Beavering away on a travel blog can be a lonely business at times. I’ve definitely gone a whole day without even thinking to speak to anyone at times and it’s only when my tummy rumbles I realise I could probably do with some company, and some food. It’s important to be nice to yourself when you’re working hard to achieve your goals – you need it to stay motivated.
For example, back to the money goal, you could tell yourself…
“Once I make my first £100 I’ll treat myself to a selfie stick, at £1000 I’ll buy a new top, and at £10,000 I’ll book that flight”.
Or replace the money with whatever it is that floats your boat.
Keep learning and refining
It could take a long time to reach your goal so you need to keep learning as you go. The travel blogger world, the internet and social media changes all the time, and as a travel blogger you’re now entrenched in all three. Keep up with the latest trends and stay inspired from tech sites (like copyblogger.com and moz.com), from your favourite bloggers and from whatever hits your senses out there in the big wide world.
Manage your expectations
If you’re starting a travel blog while working a 40-hour week, keeping up a social life, nurturing a relationship, attempting some sort of fitness and trying to see your family, you’re not going to become the world’s biggest travel blogger in three months. For the first 2ish years of my blog these are the plates I was trying to spin, but I wasn’t really interested in quantitive success, I just wanted a blog to play with.
Don’t put a ridiculous amount of pressure on yourself for any of the goals you identified above – travel blogging is meant to be fun. There’s a famous quote in surfing – ‘the best surfer out there is the one having the most fun’. If you substitute ‘surfer’ for ‘blogger’, I think it works well for travel bloggers too.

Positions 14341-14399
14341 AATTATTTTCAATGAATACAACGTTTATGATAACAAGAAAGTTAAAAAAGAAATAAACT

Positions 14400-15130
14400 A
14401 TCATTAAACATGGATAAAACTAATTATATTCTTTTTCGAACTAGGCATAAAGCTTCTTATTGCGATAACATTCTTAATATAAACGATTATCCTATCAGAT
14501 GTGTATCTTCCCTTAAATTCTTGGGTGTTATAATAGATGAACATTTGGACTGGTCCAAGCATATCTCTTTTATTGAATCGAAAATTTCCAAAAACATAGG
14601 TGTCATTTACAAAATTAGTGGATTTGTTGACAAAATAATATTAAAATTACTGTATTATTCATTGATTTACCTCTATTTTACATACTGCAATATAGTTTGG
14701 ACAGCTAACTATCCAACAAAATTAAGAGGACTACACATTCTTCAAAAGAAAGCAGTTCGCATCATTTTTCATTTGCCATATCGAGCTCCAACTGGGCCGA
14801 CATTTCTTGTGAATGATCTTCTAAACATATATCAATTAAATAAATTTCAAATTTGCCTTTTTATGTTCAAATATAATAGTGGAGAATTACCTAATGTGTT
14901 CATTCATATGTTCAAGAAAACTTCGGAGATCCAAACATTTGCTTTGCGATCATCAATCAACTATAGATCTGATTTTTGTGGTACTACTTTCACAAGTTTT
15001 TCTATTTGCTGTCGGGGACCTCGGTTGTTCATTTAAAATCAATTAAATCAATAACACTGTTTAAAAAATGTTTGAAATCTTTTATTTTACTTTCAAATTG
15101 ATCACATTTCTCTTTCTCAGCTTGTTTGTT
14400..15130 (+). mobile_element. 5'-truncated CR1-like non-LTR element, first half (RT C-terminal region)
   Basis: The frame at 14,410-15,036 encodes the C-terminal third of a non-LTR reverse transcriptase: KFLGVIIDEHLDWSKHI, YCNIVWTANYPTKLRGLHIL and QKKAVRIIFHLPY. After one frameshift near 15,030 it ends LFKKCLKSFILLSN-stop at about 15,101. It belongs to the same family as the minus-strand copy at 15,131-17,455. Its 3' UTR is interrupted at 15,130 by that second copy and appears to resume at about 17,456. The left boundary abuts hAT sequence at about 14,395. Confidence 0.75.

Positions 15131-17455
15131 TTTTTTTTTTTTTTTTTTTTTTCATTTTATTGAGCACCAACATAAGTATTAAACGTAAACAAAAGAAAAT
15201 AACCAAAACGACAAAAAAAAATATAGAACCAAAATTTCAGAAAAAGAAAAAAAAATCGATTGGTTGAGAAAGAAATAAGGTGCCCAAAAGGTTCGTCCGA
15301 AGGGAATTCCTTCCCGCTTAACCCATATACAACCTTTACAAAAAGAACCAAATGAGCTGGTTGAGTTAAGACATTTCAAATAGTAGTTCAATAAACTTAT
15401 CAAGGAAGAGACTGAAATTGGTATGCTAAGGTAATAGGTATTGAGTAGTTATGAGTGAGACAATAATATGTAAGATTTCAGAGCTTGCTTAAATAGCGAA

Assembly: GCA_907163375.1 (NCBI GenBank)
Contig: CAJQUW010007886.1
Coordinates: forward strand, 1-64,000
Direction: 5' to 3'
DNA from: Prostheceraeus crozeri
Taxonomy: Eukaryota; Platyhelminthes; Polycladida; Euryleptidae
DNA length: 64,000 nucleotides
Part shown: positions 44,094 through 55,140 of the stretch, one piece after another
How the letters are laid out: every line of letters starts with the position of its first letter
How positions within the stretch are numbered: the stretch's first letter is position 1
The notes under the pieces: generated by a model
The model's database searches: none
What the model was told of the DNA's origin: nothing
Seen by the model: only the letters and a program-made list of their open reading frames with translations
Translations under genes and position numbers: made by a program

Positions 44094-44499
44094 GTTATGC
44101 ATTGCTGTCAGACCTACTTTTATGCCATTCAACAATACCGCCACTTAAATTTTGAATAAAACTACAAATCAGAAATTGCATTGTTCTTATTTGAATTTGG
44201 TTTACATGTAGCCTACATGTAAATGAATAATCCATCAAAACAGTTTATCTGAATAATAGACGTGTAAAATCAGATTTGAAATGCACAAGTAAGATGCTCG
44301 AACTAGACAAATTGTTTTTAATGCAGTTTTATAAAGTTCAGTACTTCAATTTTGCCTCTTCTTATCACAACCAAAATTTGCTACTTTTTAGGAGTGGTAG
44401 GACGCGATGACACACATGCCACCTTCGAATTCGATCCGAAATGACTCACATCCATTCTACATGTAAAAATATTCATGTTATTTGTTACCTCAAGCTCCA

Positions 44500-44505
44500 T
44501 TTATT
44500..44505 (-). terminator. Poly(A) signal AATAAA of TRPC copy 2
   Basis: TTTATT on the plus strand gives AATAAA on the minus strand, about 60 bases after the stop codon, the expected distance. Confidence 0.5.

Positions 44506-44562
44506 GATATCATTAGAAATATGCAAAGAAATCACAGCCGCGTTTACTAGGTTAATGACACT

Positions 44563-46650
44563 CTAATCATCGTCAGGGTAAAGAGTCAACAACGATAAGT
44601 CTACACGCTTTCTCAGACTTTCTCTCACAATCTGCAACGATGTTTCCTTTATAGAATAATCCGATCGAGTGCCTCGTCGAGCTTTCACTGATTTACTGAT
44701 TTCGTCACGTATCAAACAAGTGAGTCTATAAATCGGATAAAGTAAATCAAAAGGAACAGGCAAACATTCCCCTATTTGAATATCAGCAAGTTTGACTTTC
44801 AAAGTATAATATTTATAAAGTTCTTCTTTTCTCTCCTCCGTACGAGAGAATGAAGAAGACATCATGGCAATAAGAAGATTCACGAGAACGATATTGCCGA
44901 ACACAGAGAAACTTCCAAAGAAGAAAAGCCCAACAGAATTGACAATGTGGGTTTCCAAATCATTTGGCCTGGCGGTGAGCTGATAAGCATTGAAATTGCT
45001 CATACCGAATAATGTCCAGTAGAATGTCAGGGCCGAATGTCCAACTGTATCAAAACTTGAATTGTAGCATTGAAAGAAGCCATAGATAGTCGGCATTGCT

A word on delegation
A lot of the ‘big travel bloggers’ have to hire people to work for them. Check out this example from ytravelblog.com about how many staff they have and you can see from the comments how surprised everyone is about the size of the team. Readers just can’t see all the hard graft that goes on behind a blog – Caz and Craig would never be able to keep the success of ytravelblog up alone, as well as travel and care for two children. A lot of work goes into being a travel blogger, and a lot more to being a popular one. I know of one travel blogging couple who’ve hired someone specifically to manage their StumbleUpon accounts, nothing else, that’s how much time you could spend on all these social media platforms.
I’ve dabbled in hiring people from elance.com and the like, but with all the back and forth emails I could’ve done the job myself quicker. See that vickyflipfloptravels.com logo up there? That took me three months and three freelancers to get, even though I knew exactly what I wanted. I decided at that point I wanted my blog to be all me and so ended up doing the site redesign myself, in two weeks, at a cost of just £50 for the basic theme.
As a travel blogger your blog-related to do list will be endless. It’s important to enjoy the travel blogging journey as well as your end destination, when you get there.
I hope this article has helped you to think about your goals with travel blogging and also reassure you that it’s not just the numbers that matter. There’s a lot more to being a successful travel blogger than your Facebook Likes!